4. Sufficient scale and time
Respondents had a wide range of expectations on project size. Expectations on minimum project size correlate well to the size of the companies themselves as well as their view of the opportunity cost of deploying a relatively limited number of expert staff to what they consider as ‘small’ projects. The range that companies were looking for as a minimum were projects that covered at least 7,000 to 125,000 connections. This wide range also translated to expected minimum contract sizes: the lowest minimum threshold was around $500,000 while on the upper end, an average of $5.5 million was considered attractive. Companies expected projects to be, on average, implemented within 20–48 months.
5. To work in collaboration with utilities
Perhaps contrary to the expectation of utilities, a high portion of potential PBC companies (71 percent) believe that utilities need to be involved in the project and only a few think contractors need to work fully independently. Utility involvement can come in the form of providing access to data, participation in leak detection and repair, identification of illegal connections, to supporting on legal issues, etc.
6. To be supported by multilaterals
Companies would like to see development institutions, such as the World Bank, involved in project funding. They see this involvement as a sign of credibility in the project preparation. They also sought support from development institutions to ensure payment by the utility. Timely payment must be ensured to keep the project on schedule. Considering the performance basis of payments, companies are wary of delays in payments linked to slow project progress that is caused by government actions or inaction.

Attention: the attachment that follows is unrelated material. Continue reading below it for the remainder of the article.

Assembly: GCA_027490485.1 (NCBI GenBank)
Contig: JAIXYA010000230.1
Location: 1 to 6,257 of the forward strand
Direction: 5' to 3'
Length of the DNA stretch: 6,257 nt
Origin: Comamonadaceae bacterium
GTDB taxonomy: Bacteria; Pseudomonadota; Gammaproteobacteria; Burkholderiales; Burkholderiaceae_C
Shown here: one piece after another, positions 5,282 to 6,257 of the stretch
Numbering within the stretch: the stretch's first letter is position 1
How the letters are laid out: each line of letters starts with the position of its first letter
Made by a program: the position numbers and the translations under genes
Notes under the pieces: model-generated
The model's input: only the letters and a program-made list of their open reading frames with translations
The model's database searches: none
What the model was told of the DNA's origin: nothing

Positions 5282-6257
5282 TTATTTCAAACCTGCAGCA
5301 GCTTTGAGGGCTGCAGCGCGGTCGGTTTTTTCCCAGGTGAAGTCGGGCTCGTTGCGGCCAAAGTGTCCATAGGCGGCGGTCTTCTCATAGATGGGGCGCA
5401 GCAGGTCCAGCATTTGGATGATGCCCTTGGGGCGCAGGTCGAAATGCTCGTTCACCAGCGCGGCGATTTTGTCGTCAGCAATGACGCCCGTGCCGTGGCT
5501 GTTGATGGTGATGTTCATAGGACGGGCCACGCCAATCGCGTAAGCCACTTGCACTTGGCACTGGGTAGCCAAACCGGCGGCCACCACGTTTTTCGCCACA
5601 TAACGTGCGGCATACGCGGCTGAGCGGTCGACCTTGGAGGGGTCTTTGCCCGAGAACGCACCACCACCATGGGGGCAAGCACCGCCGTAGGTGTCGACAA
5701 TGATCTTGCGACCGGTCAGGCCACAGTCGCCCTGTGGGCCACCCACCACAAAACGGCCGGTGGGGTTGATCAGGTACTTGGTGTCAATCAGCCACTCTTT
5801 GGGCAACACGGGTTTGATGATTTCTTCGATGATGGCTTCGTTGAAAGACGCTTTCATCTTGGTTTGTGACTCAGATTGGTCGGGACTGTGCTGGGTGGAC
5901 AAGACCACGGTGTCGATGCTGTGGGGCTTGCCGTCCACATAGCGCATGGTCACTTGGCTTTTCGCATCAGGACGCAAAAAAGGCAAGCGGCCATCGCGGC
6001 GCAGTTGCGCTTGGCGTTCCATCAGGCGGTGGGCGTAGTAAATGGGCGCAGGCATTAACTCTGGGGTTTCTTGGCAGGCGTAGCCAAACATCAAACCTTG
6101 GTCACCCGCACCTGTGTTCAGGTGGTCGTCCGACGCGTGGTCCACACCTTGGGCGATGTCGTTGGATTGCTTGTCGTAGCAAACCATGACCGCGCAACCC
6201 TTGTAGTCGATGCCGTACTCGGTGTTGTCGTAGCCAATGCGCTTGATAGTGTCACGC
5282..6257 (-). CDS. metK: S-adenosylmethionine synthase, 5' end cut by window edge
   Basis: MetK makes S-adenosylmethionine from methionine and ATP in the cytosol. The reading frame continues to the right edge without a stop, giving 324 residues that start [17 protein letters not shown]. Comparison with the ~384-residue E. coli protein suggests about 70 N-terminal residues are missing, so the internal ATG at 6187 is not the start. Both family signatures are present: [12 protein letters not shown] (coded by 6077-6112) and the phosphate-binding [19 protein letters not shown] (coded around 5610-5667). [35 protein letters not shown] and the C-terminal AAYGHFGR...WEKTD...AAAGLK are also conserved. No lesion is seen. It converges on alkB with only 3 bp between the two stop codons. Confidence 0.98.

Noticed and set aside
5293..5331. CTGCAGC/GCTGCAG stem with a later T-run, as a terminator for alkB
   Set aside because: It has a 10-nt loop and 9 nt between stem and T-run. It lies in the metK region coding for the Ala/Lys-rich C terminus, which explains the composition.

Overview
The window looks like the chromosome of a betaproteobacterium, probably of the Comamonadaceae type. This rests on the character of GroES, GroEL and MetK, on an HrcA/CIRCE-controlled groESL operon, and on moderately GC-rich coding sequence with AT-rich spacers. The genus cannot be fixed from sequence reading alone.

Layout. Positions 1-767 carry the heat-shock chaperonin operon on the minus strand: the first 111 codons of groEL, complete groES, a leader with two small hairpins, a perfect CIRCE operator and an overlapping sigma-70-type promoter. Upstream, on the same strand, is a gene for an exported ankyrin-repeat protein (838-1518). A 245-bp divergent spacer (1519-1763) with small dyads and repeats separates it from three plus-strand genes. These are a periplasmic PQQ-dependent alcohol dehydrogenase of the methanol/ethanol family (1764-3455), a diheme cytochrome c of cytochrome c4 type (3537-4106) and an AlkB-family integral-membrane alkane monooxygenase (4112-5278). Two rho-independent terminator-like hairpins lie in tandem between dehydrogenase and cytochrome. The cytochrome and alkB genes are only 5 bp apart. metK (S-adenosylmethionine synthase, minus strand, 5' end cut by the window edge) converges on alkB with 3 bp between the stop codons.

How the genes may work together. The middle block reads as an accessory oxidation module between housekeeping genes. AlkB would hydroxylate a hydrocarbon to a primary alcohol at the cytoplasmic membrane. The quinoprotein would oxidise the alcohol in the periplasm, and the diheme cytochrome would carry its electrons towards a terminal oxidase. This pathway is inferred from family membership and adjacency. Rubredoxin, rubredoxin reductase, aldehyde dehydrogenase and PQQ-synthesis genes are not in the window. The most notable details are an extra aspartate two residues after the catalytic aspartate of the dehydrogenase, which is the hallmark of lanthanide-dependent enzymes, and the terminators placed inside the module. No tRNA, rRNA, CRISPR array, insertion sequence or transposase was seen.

For more on the role of multilaterals in PPPs, see the State of PPPs (1999 to 2015).
The insights from this market survey are informing a new wave of NRW performance-based contracts being developed by the World Bank Group and partners. Lessons, tools and resources are also being made available through a new portal on “PBCs for NRW” on the PPP Knowledge Lab.
In the market for good practices on performance-based contracts for non-revenue water management
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The lessons here are great and of enormous benefits to the various locations where the concepts have been out to use.
Sure, for them, things can only get better.
In Nigeria, the availability of water as a public utility is at a very low level.
The self help employed by Nigerians in the form of the drilling of boreholes is a gradual drift towards an environment disaster.
Based on the above, how well is the World bank considering Nigeria and her people in this laudable Public-Private concept on water provision?
Akanji, Ajibola Anthony
Lead City University,
Thank you for allowing us to be involved in your research.
It was a great opportunity for us to share how we see risk, and also an opportunity to understand better how others view risk.
Clearly more discussion is needed as NRW reduction shouldnt be an optional task for any utility. Twin track planning to supply and demand is needed for resilience.
Finding the right mechanism to reward common sense is a must for NRW PPI.
Dear Andy: Thank you too for participating in the research. So true that NRW reduction should not be an optional task and that we need to find ways to reward this within a PPI!
Very interesting. Wecan introduce the model here in the Philippines, or engage my team on this.